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Multiresolution analysis is an approach to construct wavelets.
Let’s say person A chooses a function ($f: [0, 1] \to [0, 1]$, $f$ sufficiently nice) and would like to tell person B about it. According to the philosophy of multiresolution analysis, A could, for starters, tell B the overall average of the function: $\int_0^1 f(x) \; d x$. In a second step, A tells B how much the function deviates from this average on the interval $[0, \frac{1}{2}]$ and on the interval $[ \frac{1}{2}, 1]$. Both players could continue this game until B can reconstruct the average of the function on any prescribed subinterval, so that she knows all values of the integral of f over every element of the Borel algebra of $[0, 1]$.
This is a multiresolution analysis of $f$ in the sense that one starts with information of averages of $f$ on a big scale, and adds information on smaller scales to it, until $f$ is completely specified. (It is a multiresolution in the precise sense of the word if one uses the Haar wavelet on $[0, 1]$.
A multiresolution analysis is usually defined via 5 conditions, although we will see that these conditions are not completely independent. But for simplicity we will stick to the tradition.
A two-sided sequence of closed subspaces $V_j$ of $L^2(\mathbb{R})$ is a multiresolution (analysis), if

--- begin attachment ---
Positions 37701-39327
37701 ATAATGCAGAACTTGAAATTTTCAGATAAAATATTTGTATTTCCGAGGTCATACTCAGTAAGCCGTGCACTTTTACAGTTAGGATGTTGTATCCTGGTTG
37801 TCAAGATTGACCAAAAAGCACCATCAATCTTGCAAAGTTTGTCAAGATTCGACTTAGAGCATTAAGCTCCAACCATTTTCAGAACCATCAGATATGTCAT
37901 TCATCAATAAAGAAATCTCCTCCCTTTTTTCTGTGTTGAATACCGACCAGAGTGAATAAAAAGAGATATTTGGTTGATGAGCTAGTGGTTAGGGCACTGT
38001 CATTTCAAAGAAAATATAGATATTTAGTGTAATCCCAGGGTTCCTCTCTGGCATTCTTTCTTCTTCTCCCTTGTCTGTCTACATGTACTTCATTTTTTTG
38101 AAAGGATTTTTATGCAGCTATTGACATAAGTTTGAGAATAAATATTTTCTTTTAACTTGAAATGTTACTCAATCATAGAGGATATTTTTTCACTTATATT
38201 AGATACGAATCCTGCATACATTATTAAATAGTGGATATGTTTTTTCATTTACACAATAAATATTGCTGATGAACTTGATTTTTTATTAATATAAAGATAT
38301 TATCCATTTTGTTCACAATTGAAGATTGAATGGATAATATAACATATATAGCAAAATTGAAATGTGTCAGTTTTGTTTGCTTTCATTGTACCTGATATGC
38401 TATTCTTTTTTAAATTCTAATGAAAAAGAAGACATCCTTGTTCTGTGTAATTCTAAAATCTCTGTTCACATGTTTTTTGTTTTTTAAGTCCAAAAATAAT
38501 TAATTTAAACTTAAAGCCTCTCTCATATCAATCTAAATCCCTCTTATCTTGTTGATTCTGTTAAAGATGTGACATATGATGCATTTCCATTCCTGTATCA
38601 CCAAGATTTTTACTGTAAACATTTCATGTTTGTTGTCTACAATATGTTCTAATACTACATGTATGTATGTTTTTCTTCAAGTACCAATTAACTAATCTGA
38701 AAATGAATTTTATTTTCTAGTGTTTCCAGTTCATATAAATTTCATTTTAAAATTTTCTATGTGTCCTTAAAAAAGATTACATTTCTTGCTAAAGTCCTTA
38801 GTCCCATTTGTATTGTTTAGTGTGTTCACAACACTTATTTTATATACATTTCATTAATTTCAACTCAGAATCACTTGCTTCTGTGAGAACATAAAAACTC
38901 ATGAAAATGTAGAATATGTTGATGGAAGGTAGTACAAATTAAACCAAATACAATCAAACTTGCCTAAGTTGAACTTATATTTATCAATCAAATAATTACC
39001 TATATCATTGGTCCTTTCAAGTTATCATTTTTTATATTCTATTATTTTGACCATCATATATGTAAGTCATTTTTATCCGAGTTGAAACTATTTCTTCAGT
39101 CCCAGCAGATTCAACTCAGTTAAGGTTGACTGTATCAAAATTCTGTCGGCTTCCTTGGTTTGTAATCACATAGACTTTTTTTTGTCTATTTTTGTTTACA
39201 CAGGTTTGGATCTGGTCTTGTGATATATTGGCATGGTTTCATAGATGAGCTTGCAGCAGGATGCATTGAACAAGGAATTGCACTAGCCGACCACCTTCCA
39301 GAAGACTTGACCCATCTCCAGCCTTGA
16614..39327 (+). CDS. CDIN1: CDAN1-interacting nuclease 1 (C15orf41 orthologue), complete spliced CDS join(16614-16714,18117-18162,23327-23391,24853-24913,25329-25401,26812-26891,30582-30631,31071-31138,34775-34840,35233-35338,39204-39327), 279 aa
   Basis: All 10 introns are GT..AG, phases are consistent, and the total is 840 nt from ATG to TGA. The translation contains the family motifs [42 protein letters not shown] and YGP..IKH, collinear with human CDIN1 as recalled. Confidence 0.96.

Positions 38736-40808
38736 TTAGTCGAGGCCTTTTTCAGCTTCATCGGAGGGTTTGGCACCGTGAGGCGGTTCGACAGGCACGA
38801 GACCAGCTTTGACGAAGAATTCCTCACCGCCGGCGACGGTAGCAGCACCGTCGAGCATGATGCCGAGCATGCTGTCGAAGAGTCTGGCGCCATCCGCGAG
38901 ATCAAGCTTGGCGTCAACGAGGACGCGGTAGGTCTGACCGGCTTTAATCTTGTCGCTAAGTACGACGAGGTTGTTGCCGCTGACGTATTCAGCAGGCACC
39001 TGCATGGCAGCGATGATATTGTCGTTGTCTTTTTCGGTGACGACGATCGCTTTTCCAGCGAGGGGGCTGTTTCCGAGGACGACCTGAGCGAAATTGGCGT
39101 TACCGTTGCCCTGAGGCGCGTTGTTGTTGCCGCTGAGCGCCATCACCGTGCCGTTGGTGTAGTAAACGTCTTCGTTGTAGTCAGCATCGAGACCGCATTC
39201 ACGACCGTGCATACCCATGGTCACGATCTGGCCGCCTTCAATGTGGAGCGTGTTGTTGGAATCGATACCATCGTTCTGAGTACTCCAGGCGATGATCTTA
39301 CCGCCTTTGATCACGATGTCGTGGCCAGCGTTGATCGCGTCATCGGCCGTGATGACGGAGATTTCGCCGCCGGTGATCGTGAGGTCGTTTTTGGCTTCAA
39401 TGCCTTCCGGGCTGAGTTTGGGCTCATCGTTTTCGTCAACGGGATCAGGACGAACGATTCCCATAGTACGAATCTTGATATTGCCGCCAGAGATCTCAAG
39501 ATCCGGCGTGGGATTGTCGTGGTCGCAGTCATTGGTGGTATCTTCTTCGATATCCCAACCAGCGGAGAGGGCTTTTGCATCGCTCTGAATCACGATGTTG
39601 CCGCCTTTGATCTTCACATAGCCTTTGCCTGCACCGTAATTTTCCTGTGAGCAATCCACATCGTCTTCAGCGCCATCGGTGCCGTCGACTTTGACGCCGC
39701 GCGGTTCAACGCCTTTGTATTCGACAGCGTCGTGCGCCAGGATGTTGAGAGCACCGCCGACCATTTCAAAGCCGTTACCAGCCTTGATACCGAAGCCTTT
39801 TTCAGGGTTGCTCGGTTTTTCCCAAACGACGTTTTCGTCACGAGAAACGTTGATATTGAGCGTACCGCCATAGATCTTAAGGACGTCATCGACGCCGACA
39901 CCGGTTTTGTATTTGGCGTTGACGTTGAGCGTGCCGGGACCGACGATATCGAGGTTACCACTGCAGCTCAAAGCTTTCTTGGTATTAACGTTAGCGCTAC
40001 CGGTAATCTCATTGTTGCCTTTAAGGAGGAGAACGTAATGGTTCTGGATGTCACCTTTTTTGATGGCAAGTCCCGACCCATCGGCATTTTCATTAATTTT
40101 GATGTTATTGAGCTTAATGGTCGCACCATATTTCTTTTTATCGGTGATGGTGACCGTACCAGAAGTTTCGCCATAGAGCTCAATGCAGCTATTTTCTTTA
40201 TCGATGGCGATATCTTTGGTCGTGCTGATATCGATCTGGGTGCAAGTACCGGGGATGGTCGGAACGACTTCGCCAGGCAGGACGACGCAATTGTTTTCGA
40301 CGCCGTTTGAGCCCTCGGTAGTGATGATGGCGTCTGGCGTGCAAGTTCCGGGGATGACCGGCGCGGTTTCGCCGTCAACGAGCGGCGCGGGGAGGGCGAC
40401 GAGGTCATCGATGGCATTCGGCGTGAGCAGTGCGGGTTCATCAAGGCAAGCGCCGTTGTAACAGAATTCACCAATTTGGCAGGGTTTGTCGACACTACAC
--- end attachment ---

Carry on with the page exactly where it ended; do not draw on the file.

(1) $V_{j+1} \subset V_j$, that is the higher the index, the “coarser” is the approximation of a given function in it.
(2) for every $f \in V_j$ we have $f(\frac{t}{2}) \in V_{j+1}$, that is if we “spread” $f$ by a factor of 2, then the “next coarser” subspace contains it.
(3) $\lim_{j \to \infty} V_j = \{ 0 \}$
(4) $\overline{ \lim_{j \to -\infty} V_j} = L^2(\mathbb{R})$
(5) there is a function $\phi(t)$ in $V_0$ such that the set consisting of $\phi(t - k), k \in \mathbb{Z}$ is an orthonormal basis of $V_0$. This function is called a scaling function of the multiresolution.
The conditions are not independent:
Conditions (1), (2) and (5) imply (3).
For a proof see e.g. theorem 1.6 in
In this paragraph we will sketch how one can construct a wavelet starting from a multiresolution analysis.
Let us first note that every $V_{j+1}$ is contained in $V_{j}$ and therefore has an orthogonal complement $W_{j+1}$, such that:
Continuing this by induction letting the index on the right side go to $\infty$, we see that
Now, when we let $j \to -\infty$, we see that
To find an orthonormal wavelet, therefore, all we need to do is to find a function $\psi$ such that the set $\{ \psi(t - k), k \in \mathbb{Z} \}$ is an orthonormal basis for $W_0$. If we find one, then we will get a basis of every $W_{-j}$ from $\{ 2^{\frac{j}{2}} \psi (2^j t - k), k \in \mathbb{Z} \}$, which shows that $\psi$ is a wavelet.
We will simply state the construction: From the assumptions we get that the following expansion has to exist:
We can therefore a function that is usually called the low pass filter associated to a given multiresolution analysis:
Suppose $\phi$ is a scaling function for a given multiresolution analysis, and $m_0$ is the associated low-pass filter; then a function $\psi \in W_0$ is an orthonormal wavelet if and only if
with a function $\eta$ that is measurable, $2 \pi$-periodic with $\| \eta \| = 1$ almost everywhere. (The hat denotes the Fourier transform.)
See wavelet.
Multiresolution analysis, Wikipedia
Eugenio Hernández and Guido Weiss: A first course on wavelets. (ZMATH, first edition 1996)
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